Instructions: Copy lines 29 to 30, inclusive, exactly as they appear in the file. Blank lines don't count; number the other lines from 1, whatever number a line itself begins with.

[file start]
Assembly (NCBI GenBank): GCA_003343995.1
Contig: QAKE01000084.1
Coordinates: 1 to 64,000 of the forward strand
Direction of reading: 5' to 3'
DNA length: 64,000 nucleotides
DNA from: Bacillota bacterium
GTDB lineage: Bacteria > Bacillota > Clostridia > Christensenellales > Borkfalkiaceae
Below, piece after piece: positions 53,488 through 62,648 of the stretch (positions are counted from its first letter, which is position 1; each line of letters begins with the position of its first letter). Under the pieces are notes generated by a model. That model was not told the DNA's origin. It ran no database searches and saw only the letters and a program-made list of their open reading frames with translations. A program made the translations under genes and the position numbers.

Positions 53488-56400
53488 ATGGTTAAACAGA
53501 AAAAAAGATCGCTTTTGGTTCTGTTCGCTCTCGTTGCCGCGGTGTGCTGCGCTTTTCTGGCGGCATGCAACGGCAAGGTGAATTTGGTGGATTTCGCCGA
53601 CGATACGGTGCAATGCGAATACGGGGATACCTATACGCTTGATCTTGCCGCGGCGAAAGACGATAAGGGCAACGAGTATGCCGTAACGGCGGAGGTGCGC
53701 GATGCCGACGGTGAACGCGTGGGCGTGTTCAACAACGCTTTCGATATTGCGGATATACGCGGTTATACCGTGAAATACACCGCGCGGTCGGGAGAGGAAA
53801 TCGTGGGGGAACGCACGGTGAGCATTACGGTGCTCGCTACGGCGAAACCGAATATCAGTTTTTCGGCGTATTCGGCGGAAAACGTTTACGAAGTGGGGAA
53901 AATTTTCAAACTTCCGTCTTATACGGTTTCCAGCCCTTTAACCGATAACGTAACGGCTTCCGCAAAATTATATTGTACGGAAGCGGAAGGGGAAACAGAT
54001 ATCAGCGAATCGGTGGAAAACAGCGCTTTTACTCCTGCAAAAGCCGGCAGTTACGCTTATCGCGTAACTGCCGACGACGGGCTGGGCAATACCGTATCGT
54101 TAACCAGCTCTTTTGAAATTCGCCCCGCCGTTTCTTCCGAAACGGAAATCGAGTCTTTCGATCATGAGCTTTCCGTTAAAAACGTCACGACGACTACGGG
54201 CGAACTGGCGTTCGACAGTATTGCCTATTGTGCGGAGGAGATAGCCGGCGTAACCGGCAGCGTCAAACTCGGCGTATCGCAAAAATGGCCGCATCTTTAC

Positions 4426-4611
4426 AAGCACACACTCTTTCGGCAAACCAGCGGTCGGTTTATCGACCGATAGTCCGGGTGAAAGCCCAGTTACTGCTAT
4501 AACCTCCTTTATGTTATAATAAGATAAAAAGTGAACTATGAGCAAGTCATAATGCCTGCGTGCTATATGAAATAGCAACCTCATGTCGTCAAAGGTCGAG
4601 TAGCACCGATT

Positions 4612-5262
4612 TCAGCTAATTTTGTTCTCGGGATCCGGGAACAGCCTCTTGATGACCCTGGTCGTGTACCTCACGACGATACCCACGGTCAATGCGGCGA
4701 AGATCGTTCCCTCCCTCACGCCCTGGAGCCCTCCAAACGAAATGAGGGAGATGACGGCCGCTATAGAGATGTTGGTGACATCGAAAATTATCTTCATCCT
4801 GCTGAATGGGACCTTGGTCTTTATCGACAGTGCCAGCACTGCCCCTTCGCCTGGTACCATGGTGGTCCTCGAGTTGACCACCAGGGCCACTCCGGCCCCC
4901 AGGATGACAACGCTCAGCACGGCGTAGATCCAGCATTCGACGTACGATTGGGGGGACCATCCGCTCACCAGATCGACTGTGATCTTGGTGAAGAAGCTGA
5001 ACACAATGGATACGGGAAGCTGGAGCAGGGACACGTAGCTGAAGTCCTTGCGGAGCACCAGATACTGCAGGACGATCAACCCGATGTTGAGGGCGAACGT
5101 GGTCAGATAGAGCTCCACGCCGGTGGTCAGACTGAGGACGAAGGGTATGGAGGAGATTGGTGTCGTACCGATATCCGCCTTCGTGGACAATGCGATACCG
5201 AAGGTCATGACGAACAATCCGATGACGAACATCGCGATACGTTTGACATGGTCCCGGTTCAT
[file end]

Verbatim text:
5101 GGTCAGATAGAGCTCCACGCCGGTGGTCAGACTGAGGACGAAGGGTATGGAGGAGATTGGTGTCGTACCGATATCCGCCTTCGTGGACAATGCGATACCG
5201 AAGGTCATGACGAACAATCCGATGACGAACATCGCGATACGTTTGACATGGTCCCGGTTCAT